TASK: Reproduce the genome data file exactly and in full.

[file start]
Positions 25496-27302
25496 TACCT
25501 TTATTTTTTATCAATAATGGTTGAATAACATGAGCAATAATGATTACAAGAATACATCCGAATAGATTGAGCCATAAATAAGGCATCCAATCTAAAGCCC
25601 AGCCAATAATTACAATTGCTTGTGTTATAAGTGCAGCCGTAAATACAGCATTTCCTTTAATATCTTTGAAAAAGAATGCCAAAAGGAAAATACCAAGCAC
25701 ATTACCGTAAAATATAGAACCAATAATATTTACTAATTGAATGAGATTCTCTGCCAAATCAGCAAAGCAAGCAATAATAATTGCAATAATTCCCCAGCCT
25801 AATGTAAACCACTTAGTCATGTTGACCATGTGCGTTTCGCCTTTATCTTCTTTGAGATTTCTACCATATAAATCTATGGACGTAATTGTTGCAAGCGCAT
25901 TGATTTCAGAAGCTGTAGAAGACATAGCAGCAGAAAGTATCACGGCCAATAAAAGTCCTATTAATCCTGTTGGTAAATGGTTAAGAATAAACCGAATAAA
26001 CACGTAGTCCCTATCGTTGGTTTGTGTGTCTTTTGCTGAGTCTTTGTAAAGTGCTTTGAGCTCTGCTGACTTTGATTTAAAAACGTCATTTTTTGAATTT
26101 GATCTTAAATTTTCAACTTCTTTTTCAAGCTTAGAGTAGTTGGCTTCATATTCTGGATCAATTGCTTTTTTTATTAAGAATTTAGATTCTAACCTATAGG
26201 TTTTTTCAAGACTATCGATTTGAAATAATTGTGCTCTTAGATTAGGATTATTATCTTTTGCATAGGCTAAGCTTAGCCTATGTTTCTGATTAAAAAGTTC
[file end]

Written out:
Positions 25496-27302
25496 TACCT
25501 TTATTTTTTATCAATAATGGTTGAATAACATGAGCAATAATGATTACAAGAATACATCCGAATAGATTGAGCCATAAATAAGGCATCCAATCTAAAGCCC
25601 AGCCAATAATTACAATTGCTTGTGTTATAAGTGCAGCCGTAAATACAGCATTTCCTTTAATATCTTTGAAAAAGAATGCCAAAAGGAAAATACCAAGCAC
25701 ATTACCGTAAAATATAGAACCAATAATATTTACTAATTGAATGAGATTCTCTGCCAAATCAGCAAAGCAAGCAATAATAATTGCAATAATTCCCCAGCCT
25801 AATGTAAACCACTTAGTCATGTTGACCATGTGCGTTTCGCCTTTATCTTCTTTGAGATTTCTACCATATAAATCTATGGACGTAATTGTTGCAAGCGCAT
25901 TGATTTCAGAAGCTGTAGAAGACATAGCAGCAGAAAGTATCACGGCCAATAAAAGTCCTATTAATCCTGTTGGTAAATGGTTAAGAATAAACCGAATAAA
26001 CACGTAGTCCCTATCGTTGGTTTGTGTGTCTTTTGCTGAGTCTTTGTAAAGTGCTTTGAGCTCTGCTGACTTTGATTTAAAAACGTCATTTTTTGAATTT
26101 GATCTTAAATTTTCAACTTCTTTTTCAAGCTTAGAGTAGTTGGCTTCATATTCTGGATCAATTGCTTTTTTTATTAAGAATTTAGATTCTAACCTATAGG
26201 TTTTTTCAAGACTATCGATTTGAAATAATTGTGCTCTTAGATTAGGATTATTATCTTTTGCATAGGCTAAGCTTAGCCTATGTTTCTGATTAAAAAGTTC